W A S H I N G T O N, May 24 — The House approved $29 billion early today for the fight against terrorism overseas and at home as the two parties grappled in a bitter election-year spat over war and the growing national debt. Democrats and Republicans alike strongly backed the money the package would provide. Billions would be showered on the military, on Afghanistan and other U.S. allies, on rebuilding New York, and on the Coast Guard, explosive detection devices for airports, and other anti-terror initiatives. Even so, the measure's 280-138 passage came only after bleary-eyed lawmakers had battled until nearly 3 a.m. ET over issues that could resound in this fall's campaigns for congressional control. The overnight session highlighted a GOP resolve to not start lawmakers' Memorial Day recess without passage of a counterterrorism bill they could tell voters about. Over three days of unusually acerbic debate, Democrats accused Republicans of sneaking a borrowing increase into the bill while the GOP said Democrats were hindering money sorely needed by American troops abroad. "They retreated from our responsibility to put politics aside when the time comes to strengthen our country," taunted House Majority Whip Tom DeLay, R-Texas. That prompted Democrats to accuse Republicans of smearing them by questioning their patriotism, as all pretenses that the war against terror should not become a political issue seemed to fade away. "We don't want those soldiers used for your agenda," said Rep. Patrick Kennedy, D-R.I. The Senate's anti-terror legislation was facing its own contentious path. The appropriations committee passed a $31 billion version of the bill on Wednesday. But Republicans, eager to trim it closer to the $27.1 billion President Bush proposed in March, blocked debate until Congress returns next month. More than half the House's Democrats ended up voting against the bill. Their chief objection was that majority Republicans had forced language into it that would pave the way for raising the current $5.95 trillion cap on federal borrowing. The Bush administration wants a $750 billion boost in that limit enacted by late June, saying an unprecedented federal default otherwise awaits. It will be the first since 1997, when annual deficits turned to surpluses under President Clinton. Democrats concede a borrowing increase is inevitable, but say it was forced by last year's GOP-written tax cut. They say that means Social Security surpluses will have to be diverted to pay for other programs — which while true will not affect the program's benefits or solvency, but gives them a political issue to raise. The money is for the remaining months of fiscal 2002, which ends Oct. 1. It is the second installment of anti-terrorism spending since the Sept. 11 attacks, following $40 billion lawmakers approved late last year. The military would get the lion's share of the money: $14 billion in the Bush and Senate proposals, $15.8 billion under the Senate bill. Those funds would go for everything from bomb guidance systems to the Reserves and National Guard. New York would get $5.5 billion under all three plans to rebuild from the Sept. 11 attacks on lower Manhattan. Most of the rest is for domestic security programs like staffing the new Transportation Security Administration, modernizing FBI computers and buttressing security at Energy Department nuclear weapons facilities. The House bill would temporarily freeze the $10 billion loan guarantee program that Congress created late last year to help airlines whose business was eroded by the terrorist strikes. US Airways officials have lobbied unsuccessfully so far to remove the provision, which lawmakers supporting them said could mean the airline will go out of business this summer. GOP leaders say the carrier should be able to get loans to carry it over until the fall, when the federal loans will be available again. The Senate bill trims the loan program to $429 million this fiscal year and to $4 billion permanently.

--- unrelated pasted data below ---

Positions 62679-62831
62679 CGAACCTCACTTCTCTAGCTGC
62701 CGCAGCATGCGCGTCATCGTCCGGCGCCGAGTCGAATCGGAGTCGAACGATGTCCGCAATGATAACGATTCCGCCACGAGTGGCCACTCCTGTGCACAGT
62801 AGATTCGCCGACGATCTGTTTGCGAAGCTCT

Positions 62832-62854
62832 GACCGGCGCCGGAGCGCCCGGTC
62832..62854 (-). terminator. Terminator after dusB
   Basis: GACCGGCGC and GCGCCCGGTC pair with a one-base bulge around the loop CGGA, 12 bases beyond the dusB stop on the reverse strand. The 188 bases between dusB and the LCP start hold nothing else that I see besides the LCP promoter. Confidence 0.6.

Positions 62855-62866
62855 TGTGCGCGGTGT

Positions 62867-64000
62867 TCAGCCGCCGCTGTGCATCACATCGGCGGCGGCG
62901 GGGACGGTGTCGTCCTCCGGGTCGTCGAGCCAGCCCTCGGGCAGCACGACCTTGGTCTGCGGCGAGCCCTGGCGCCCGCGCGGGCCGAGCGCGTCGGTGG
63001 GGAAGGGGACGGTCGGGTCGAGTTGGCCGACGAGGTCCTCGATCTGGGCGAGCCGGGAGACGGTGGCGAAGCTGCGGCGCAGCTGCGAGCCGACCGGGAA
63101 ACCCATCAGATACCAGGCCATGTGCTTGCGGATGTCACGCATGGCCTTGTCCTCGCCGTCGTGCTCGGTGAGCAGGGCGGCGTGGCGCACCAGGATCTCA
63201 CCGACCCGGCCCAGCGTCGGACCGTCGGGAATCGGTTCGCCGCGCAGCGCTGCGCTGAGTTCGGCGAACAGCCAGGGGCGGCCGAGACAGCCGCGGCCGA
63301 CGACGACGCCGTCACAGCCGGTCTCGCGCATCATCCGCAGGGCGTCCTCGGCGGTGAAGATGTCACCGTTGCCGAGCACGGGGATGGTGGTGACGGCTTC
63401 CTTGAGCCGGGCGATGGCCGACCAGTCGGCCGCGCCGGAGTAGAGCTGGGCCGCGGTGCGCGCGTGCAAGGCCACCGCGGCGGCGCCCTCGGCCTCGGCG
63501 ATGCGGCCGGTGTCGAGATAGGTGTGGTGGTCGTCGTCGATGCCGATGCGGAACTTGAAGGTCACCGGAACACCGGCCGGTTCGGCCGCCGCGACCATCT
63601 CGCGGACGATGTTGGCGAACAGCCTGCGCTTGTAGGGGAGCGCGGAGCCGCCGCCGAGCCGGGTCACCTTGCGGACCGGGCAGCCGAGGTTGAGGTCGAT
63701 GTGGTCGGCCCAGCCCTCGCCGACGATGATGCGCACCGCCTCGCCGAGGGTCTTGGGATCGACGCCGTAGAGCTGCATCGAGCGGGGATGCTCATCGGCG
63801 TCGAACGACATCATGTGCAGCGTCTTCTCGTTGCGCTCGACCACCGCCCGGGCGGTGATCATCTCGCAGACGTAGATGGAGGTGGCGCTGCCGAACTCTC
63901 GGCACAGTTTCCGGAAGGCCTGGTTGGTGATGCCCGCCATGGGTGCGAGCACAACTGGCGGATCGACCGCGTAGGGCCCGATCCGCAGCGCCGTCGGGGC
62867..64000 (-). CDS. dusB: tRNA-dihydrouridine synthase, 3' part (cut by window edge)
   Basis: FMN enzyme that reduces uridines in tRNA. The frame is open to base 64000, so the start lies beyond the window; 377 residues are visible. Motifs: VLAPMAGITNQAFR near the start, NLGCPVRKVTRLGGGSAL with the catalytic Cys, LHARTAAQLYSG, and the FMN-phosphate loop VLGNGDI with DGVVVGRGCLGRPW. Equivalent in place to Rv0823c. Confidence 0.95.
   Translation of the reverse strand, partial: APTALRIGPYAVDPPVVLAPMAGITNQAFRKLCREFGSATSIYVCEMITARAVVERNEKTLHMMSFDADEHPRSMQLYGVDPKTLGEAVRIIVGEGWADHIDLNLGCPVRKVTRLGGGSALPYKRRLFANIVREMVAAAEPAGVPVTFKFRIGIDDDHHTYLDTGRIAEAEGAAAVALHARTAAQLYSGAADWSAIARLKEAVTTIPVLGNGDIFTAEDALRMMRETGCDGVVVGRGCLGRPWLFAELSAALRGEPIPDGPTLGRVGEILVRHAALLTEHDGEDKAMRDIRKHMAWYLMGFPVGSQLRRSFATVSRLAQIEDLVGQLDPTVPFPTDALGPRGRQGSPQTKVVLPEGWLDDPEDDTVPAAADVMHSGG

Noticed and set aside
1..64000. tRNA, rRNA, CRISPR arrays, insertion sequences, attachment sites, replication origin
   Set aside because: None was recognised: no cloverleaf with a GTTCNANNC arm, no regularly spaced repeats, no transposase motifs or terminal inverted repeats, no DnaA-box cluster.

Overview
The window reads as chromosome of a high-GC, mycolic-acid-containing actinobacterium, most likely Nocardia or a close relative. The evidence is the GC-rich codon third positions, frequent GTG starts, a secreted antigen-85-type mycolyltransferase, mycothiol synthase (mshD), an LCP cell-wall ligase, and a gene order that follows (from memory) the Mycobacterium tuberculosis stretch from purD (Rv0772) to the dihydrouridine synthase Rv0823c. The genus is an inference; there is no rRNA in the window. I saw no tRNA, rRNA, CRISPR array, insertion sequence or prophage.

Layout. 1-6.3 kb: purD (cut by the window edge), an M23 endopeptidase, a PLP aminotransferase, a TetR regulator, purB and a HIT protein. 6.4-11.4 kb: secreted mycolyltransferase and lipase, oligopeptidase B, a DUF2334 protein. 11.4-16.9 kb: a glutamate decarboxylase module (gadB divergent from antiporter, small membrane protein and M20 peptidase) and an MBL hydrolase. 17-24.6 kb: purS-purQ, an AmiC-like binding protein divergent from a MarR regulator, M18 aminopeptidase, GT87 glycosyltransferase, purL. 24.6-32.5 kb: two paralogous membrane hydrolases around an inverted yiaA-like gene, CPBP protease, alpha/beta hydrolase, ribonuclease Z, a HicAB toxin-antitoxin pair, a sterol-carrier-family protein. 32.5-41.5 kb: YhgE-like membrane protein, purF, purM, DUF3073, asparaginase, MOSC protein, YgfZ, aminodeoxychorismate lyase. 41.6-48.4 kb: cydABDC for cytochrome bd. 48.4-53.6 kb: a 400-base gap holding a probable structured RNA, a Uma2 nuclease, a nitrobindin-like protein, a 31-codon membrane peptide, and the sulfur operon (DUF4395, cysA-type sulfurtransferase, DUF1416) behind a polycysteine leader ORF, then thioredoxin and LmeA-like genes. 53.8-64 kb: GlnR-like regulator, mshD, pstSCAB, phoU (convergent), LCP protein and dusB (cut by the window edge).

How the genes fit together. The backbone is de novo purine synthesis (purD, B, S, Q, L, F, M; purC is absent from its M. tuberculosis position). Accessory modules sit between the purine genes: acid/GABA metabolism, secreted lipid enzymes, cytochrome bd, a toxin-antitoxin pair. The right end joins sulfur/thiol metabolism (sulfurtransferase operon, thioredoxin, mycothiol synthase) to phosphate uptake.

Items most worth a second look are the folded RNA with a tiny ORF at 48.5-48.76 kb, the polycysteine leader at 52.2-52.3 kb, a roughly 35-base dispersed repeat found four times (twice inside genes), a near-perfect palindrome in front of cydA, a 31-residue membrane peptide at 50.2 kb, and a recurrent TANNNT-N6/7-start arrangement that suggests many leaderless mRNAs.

— The Associated Press